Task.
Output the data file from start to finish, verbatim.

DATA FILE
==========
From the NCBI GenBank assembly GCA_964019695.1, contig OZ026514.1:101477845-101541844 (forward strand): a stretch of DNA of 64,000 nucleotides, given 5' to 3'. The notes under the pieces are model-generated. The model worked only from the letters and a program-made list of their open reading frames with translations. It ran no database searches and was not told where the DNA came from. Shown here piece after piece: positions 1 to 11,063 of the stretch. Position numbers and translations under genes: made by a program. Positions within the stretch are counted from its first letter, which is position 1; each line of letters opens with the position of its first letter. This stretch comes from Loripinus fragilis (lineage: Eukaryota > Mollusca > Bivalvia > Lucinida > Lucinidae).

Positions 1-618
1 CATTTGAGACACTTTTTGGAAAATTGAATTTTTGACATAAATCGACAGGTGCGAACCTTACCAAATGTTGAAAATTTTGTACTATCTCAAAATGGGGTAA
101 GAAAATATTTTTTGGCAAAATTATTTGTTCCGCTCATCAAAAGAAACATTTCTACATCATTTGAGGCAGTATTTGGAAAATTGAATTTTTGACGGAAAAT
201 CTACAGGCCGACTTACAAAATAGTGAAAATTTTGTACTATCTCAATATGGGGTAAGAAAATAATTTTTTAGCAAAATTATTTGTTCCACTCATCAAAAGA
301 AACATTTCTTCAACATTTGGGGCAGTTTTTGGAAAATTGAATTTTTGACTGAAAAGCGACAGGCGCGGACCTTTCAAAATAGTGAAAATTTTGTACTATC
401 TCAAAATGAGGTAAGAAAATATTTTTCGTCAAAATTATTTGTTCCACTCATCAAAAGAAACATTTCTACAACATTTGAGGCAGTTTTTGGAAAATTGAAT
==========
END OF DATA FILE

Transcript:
From the NCBI GenBank assembly GCA_964019695.1, contig OZ026514.1:101477845-101541844 (forward strand): a stretch of DNA of 64,000 nucleotides, given 5' to 3'. The notes under the pieces are model-generated. The model worked only from the letters and a program-made list of their open reading frames with translations. It ran no database searches and was not told where the DNA came from. Shown here piece after piece: positions 1 to 11,063 of the stretch. Position numbers and translations under genes: made by a program. Positions within the stretch are counted from its first letter, which is position 1; each line of letters opens with the position of its first letter. This stretch comes from Loripinus fragilis (lineage: Eukaryota > Mollusca > Bivalvia > Lucinida > Lucinidae).

Positions 1-618
1 CATTTGAGACACTTTTTGGAAAATTGAATTTTTGACATAAATCGACAGGTGCGAACCTTACCAAATGTTGAAAATTTTGTACTATCTCAAAATGGGGTAA
101 GAAAATATTTTTTGGCAAAATTATTTGTTCCGCTCATCAAAAGAAACATTTCTACATCATTTGAGGCAGTATTTGGAAAATTGAATTTTTGACGGAAAAT
201 CTACAGGCCGACTTACAAAATAGTGAAAATTTTGTACTATCTCAATATGGGGTAAGAAAATAATTTTTTAGCAAAATTATTTGTTCCACTCATCAAAAGA
301 AACATTTCTTCAACATTTGGGGCAGTTTTTGGAAAATTGAATTTTTGACTGAAAAGCGACAGGCGCGGACCTTTCAAAATAGTGAAAATTTTGTACTATC
401 TCAAAATGAGGTAAGAAAATATTTTTCGTCAAAATTATTTGTTCCACTCATCAAAAGAAACATTTCTACAACATTTGAGGCAGTTTTTGGAAAATTGAAT